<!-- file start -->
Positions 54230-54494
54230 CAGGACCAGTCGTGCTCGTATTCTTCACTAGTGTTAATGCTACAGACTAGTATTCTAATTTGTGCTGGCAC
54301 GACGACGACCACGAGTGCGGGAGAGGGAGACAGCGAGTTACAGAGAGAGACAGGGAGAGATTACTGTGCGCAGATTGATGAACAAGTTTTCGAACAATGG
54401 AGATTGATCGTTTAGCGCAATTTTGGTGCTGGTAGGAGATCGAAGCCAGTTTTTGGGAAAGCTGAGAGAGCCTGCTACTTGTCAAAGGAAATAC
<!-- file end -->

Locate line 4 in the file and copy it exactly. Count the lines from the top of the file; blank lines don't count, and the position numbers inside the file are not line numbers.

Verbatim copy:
54401 AGATTGATCGTTTAGCGCAATTTTGGTGCTGGTAGGAGATCGAAGCCAGTTTTTGGGAAAGCTGAGAGAGCCTGCTACTTGTCAAAGGAAATAC